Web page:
Ray Evernham got it right Monday, when he said Dodge needs teamwork more than it needs help from NASCAR.
Ever since the new Dodge Charger made its NASCAR debut at the beginning of last season, many in the Daimler-Chrysler camp have spent more time complaining about its faults than working to correct them. During Speedweeks 2005, Dodge teams complained about the large amounts of trash collected by the Charger's expansive front grille; trash that inevitably caused overheating problems and engine failure. They imediately began lobbying NASCAR to approve a new nose for the car, apparently forgetting that they had submitted the offending part for approval just a few months before. Worse, Daimler-Chrysler then submitted a revised nose so aerodynamically superior that NASCAR immediately gave it the "thumbs down."
Since then, the Dodge Boys have complained loud and long about the Charger's alleged aerodynamic inadequacy, especially on 1.5 and two-mile tracks where downforce is king and "aero push" is a four-letter word. Instead of working to solve the problem, however, some Dodge teams have chosen to close their eyes to the situation. Penske Racing South has fielded old-style Dodge Intrepids for much of this season, proclaiming them to be superior to the Charger. Their on-track results have done nothing to bear that out, with Ryan Newman currently 17th in points, and teammate Kurt Busch mired way down in 27th.
Dodge no longer sells Intrepids on the showroom floor, and Director of Motorsports Operations John Fernandez admitted in an exclusive "Sirius Speedway" interview last week that the German automaker is not thrilled with the idea of having an outdated make on the racetrack every Sunday. "Ideally," he said, "we would like to see everyone running the Dodge Charger. We are continuing to work to find a solution to the problems, and we believe we are on the right track."
Fernandez also said Dodge could order Penske Racing South to park the Intrepids, saying, "They are a factory backed team, and it is conceivable that we could do that."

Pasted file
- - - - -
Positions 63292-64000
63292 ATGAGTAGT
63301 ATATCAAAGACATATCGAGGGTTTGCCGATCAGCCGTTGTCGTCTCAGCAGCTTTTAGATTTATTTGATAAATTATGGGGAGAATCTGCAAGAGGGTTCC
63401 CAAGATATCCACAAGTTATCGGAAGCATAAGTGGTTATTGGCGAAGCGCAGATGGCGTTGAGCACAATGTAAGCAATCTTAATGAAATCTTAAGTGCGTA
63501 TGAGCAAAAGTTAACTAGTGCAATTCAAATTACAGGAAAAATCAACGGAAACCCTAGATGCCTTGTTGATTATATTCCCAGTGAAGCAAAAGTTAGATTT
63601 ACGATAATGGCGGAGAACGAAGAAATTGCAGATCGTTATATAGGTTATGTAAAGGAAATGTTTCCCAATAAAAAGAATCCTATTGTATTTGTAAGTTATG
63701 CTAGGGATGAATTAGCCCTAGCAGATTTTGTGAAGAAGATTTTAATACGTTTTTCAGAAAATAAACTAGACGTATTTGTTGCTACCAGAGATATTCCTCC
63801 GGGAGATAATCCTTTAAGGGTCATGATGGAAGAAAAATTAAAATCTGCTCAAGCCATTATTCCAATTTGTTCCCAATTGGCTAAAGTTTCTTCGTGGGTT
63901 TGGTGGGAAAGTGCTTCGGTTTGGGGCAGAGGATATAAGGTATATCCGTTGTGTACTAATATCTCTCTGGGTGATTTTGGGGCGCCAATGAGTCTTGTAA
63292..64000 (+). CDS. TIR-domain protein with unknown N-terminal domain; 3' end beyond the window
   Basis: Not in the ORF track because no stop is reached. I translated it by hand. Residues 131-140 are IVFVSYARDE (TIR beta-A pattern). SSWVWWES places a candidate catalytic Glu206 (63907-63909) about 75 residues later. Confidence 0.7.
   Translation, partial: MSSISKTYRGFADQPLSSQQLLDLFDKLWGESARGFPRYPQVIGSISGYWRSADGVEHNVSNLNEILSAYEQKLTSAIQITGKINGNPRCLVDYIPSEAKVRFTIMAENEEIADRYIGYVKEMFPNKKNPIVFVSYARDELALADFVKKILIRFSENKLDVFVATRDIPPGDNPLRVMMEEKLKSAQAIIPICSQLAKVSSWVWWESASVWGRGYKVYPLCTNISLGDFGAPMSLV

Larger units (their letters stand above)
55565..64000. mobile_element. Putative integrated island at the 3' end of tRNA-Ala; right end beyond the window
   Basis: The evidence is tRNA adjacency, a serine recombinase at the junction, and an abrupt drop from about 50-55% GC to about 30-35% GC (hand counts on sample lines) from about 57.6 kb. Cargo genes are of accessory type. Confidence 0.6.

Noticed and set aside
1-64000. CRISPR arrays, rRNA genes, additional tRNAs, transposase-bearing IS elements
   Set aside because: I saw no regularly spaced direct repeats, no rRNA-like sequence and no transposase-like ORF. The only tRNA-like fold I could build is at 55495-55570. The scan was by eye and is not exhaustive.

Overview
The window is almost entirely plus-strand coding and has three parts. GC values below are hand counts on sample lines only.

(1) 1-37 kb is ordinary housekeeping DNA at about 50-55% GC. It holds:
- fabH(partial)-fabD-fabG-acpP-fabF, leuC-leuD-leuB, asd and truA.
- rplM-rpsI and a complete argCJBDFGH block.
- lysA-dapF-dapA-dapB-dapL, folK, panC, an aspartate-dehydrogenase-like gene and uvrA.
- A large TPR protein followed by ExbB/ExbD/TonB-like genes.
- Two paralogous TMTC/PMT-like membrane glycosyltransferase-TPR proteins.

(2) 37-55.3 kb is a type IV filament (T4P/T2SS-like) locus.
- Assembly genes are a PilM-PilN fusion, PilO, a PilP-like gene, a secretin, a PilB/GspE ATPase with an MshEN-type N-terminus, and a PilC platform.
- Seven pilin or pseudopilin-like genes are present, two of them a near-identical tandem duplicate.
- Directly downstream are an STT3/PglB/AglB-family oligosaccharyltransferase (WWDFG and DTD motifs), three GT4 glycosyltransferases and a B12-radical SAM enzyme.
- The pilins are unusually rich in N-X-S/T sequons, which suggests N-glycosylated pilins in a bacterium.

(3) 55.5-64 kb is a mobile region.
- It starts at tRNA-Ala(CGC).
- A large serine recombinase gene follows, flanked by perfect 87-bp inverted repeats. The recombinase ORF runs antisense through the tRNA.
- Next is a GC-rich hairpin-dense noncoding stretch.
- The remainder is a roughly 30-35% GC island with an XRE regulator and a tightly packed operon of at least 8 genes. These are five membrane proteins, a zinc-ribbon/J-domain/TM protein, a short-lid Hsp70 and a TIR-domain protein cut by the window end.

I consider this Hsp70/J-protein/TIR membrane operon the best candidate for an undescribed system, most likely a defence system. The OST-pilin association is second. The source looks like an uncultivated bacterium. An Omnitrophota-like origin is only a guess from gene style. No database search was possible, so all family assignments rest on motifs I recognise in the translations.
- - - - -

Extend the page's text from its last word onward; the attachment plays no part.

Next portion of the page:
This week, they finally did.
Penske Racing South President Don Miller said Monday that Dodge has informed the team that it will no longer be authorized to run the Dodge Intrepid after the April 9th Nextel Cup race at Texas Motor Speedway. That same day, Evernham repeated his now-familiar complaint about the lack of teamwork in the Dodge camp, saying Dodge's original "one-team" approach to Nextel Cup racing has become disjointed and disorganized. "Right now, I don’t think we are going to NASCAR (for a rule change)," he said. "We have to get the cars better ourselves. Right now, it’s on us. We’ve got equipment. We’ve got resources, and we’ve just got to keep making the cars and motors better on our own."
Kasey Kahne -- who drove one of Evernham's Chargers to Victory Lane Monday at the 1.5-mile Atlanta Motor Speedway -- agreed, saying, "I think what we have with the Charger is a very sensitive car. We know what it wants in terms of a set-up, but if we're off by even a little bit, the car becomes very temperamental. We're working hard to fix that, and I think we're well on our way."
The way I see it, every day Roger Penske spends trying to make the Dodge Intrepid faster is a day longer that it will take to fix the Dodge Charger. Daimler-Chrysler's "scrap the Intrepid" edict is a step in the right direction, but it may not be enough. In fact, some in the Nextel Cup garage question Penske's interest in perfecting the Charger, at all.
With Toyota poised to join the upper levels of NASCAR next season, there has been widespread speculation that the Japanese automaker will make a major push to add Penske Racng South to its Nextel Cup lineup. Penske and Toyota have a long and successful history in Open Wheel racing, and while Kevin Harvick (still rumored), Bill Davis and Michael Waltrip will make fine additions to the 2007 Toyota roster, a top team like Penske's will almost certainly receive an attractive offer to bolt to the Toyota camp.
Perhaps "The Captain" is hedging his bet, declining to do Research and Development work on a car that he may be competing against next season. Or perhaps -- despite all eveidence to the contrary -- he truly believes the Intrepid to be a superior racecar. No matter what, Penske Racing South will be forced to begin toeing the company line at Texas next month.
Until then, it's time for the Dodge Boys to quit bitchin' and start pitchin' in.